Friday Nov 15, 2013

Thanks for the Memory

Controlling Memory in Oracle SOA Suite

Within WebLogic you can specify the memory to be used by each managed server in the WebLogic console.  Unfortunately if you create a domain with Oracle SOA Suite it adds a new config script, setSOADomainEnv.sh, that overwrites any USER_MEM_ARGS passed in to the start scripts.  setDomainEnv.sh only sets a single set of memory arguments that are used by all servers, so an admin server gets the same memory parameters as a BAM server.  This means some servers will have more memory than they need and others will be too tightly constrained.  This is a bad thing.

A Solution

To overcome this I wrote a small script, setMem.sh, that checks to see which server is being started and then sets the memory accordingly.  It supports up to 9 different server types, each identified by a prefix.  If the prefix matches then the max and min heap and max and min perm gen are set.  Settings are controlled through variables set in the script,  If using JRockit then leave the PERM settings empty and they will not be set.

SRV1_PREFIX=Admin
SRV1_MINHEAP=768m
SRV1_MAXHEAP=1280m
SRV1_MINPERM=256m
SRV1_MAXPERM=512m

The above settings match any server whose name starts Admin.  The above will result in the following USER_MEM_ARGS value

USER_MEM_ARGS=-Xms768m -Xmx1280m -XX:PermSize=256m -XX:MaxPermSize=512m

If the prefix were soa then it would match soa_server1, soa_server2 etc.

There is a set of DEFAULT_ values that allow you to default the memory settings and only set them explicitly for servers that have settings different from your default.  Note that there must still be a matching prefix, otherwise the USER_MEM_ARGS will be the ones from setSOADomainEnv.sh.

This script needs to be called from the setDomainEnv.sh.  Add the call immediately before the following lines:

if [ "${USER_MEM_ARGS}" != "" ] ; then
        MEM_ARGS="${USER_MEM_ARGS}"
        export MEM_ARGS
fi

The script can be downloaded here.

Thoughts on Memory Setting

I know conventional wisdom is that Xms (initial heap size) and Xmx (max heap size) should be set the same to avoid needing to allocate memory after startup.  However I don’t agree with this.  Setting Xms==Xmx works great if you are omniscient, I don’t claim to be omniscient, my omni is a little limited, so I prefer to set Xms to what I think the server needs, this is what I would set it to if I was setting the parameters to be Xms=Xmx.  However I like to then set Xmx to be a little higher than I think the server needs.  This allows me to get the memory requirement wrong and not have my server fail due to out of memory.  In addition I can now monitor the server and if the heap memory usage goes above my Xms setting I know that I calculated wrong and I can change the Xms setting and restart the servers at a suitable time.  Setting them not equal buys be time to fix increased memory needs, for exampl edue to change in usage patterns or new functionality, it also allows me to be less than omniscient.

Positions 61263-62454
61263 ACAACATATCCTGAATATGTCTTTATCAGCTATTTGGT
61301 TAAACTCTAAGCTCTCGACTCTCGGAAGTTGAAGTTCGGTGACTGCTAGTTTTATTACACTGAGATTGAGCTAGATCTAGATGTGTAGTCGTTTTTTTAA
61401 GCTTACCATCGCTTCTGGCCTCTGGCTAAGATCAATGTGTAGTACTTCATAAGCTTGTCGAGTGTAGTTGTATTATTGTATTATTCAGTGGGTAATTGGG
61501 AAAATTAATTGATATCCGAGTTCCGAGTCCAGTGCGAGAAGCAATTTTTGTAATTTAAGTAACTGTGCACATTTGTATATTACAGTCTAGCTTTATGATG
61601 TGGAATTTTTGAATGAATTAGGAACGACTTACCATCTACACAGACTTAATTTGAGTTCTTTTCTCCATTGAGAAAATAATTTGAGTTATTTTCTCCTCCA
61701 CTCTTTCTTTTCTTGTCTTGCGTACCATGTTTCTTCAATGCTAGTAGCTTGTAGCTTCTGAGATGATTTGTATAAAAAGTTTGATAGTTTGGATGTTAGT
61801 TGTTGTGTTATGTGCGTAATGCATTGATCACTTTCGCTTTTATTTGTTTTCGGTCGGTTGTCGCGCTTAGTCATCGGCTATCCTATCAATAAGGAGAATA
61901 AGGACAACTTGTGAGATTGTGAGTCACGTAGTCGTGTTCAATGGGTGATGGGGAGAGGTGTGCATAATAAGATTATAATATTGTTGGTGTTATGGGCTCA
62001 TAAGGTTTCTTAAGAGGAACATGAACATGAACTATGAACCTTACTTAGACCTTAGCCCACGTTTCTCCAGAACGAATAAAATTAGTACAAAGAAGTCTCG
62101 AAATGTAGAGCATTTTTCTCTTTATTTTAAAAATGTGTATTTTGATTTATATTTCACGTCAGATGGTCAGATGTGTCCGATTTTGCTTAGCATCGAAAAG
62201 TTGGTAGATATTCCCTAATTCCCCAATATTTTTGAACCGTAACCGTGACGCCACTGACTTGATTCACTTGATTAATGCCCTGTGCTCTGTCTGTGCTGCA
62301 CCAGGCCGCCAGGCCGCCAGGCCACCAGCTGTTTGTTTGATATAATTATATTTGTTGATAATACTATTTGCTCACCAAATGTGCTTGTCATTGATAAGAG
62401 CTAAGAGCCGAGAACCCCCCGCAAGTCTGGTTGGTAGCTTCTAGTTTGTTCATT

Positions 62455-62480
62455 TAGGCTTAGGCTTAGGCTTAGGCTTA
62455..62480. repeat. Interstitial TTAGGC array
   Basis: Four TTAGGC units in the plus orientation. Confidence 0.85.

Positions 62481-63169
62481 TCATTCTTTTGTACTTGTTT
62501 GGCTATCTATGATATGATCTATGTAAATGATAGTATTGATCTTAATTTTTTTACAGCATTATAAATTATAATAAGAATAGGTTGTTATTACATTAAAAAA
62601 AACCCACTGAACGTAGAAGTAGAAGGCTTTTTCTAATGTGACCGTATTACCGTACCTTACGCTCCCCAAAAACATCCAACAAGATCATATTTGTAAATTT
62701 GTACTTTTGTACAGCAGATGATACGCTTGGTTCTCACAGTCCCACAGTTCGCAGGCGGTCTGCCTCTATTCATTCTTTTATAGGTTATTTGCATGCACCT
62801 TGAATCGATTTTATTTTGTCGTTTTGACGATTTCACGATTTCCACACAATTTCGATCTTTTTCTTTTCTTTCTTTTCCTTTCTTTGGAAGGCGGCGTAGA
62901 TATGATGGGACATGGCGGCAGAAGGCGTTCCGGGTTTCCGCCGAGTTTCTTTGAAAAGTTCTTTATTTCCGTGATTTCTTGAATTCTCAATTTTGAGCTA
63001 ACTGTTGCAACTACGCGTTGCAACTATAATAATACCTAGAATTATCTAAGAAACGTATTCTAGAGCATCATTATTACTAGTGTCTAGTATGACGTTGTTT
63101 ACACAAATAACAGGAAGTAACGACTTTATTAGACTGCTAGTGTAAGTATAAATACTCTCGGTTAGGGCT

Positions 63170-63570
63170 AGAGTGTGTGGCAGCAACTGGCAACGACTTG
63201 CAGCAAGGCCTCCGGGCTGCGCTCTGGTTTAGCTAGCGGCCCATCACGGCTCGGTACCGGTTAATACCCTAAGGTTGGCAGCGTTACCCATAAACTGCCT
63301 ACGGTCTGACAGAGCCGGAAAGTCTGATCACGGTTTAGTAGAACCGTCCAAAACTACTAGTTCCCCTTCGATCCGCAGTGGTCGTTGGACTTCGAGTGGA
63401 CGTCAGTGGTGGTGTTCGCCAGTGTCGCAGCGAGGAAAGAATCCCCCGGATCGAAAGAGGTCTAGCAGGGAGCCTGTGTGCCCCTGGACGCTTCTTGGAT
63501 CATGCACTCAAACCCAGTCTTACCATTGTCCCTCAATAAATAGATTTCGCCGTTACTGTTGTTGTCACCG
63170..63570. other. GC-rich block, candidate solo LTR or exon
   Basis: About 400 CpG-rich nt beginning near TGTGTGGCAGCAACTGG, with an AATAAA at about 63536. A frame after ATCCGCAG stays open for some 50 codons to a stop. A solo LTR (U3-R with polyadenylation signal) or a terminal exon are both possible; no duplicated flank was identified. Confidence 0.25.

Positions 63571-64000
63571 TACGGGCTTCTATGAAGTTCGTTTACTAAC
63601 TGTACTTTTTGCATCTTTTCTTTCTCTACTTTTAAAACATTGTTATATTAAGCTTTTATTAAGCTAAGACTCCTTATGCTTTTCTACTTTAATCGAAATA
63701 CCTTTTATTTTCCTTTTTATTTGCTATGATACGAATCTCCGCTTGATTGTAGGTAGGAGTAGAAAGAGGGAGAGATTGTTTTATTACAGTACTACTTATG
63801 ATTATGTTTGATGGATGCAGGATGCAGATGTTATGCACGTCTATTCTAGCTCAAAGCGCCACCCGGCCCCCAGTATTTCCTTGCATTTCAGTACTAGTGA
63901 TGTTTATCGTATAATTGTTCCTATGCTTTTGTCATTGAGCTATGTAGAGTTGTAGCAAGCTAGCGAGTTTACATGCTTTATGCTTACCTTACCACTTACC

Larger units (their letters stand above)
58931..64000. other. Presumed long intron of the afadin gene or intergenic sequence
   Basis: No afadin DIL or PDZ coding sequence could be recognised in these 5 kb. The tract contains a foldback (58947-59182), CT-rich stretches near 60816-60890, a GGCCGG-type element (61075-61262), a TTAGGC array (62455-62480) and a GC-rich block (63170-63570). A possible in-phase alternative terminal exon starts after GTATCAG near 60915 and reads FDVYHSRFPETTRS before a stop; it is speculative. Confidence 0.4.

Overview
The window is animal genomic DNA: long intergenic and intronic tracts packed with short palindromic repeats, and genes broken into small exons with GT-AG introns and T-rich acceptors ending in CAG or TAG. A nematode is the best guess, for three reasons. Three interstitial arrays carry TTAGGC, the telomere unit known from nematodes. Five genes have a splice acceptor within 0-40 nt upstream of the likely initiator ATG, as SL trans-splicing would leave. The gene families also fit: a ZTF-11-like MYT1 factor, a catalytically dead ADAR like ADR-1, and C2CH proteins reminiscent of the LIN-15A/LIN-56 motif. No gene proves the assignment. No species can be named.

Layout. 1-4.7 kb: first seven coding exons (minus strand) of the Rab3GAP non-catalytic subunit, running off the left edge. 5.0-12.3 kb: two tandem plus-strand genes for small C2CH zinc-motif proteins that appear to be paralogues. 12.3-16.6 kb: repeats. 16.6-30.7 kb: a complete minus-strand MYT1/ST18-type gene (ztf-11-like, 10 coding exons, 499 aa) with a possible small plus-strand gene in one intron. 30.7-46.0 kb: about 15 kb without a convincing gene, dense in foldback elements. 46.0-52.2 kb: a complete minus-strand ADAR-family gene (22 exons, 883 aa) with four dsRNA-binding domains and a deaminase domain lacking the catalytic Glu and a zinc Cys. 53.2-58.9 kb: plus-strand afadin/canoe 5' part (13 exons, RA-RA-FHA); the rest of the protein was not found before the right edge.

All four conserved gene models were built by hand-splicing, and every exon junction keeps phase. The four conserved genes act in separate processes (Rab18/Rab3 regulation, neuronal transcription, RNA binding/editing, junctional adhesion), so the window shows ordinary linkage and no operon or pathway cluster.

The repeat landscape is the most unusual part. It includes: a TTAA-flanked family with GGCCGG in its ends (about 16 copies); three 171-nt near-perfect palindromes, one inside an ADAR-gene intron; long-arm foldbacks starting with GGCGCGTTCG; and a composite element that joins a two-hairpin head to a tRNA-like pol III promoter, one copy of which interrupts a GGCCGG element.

ps Please don’t tell my children I am not omniscient!

Friday Mar 16, 2012

Memory Efficient Windows SOA Server

Installing a Memory Efficient SOA Suite 11.1.1.6 on Windows Server

Well 11.1.1.6 is now available for download so I thought I would build a Windows Server environment to run it.  I will minimize the memory footprint of the installation by putting all functionality into the Admin Server of the SOA Suite domain.

Required Software

  • 64-bit JDK
  • SOA Suite
    • If you want 64-bit then choose “Generic” rather than “Microsoft Windows 32bit JVM” or “Linux 32bit JVM”
    • This has links to all the required software.
    • If you choose “Generic” then the Repository Creation Utility link does not show, you still need this so change the platform to “Microsoft Windows 32bit JVM” or “Linux 32bit JVM” to get the software.
    • Similarly if you need a database then you need to change the platform to get the link to XE for Windows or Linux.

If possible I recommend installing a 64-bit JDK as this allows you to assign more memory to individual JVMs.

Windows XE will work, but it is better if you can use a full Oracle database because of the limitations on XE that sometimes cause it to run out of space with large or multiple SOA deployments.

Installation Steps

The following flow chart outlines the steps required in installing and configuring SOA Suite.

The steps in the diagram are explained below.

64-bit?

Is a 64-bit installation required?  The Windows & Linux installers will install 32-bit versions of the Sun JDK and JRockit.  A separate JDK must be installed for 64-bit.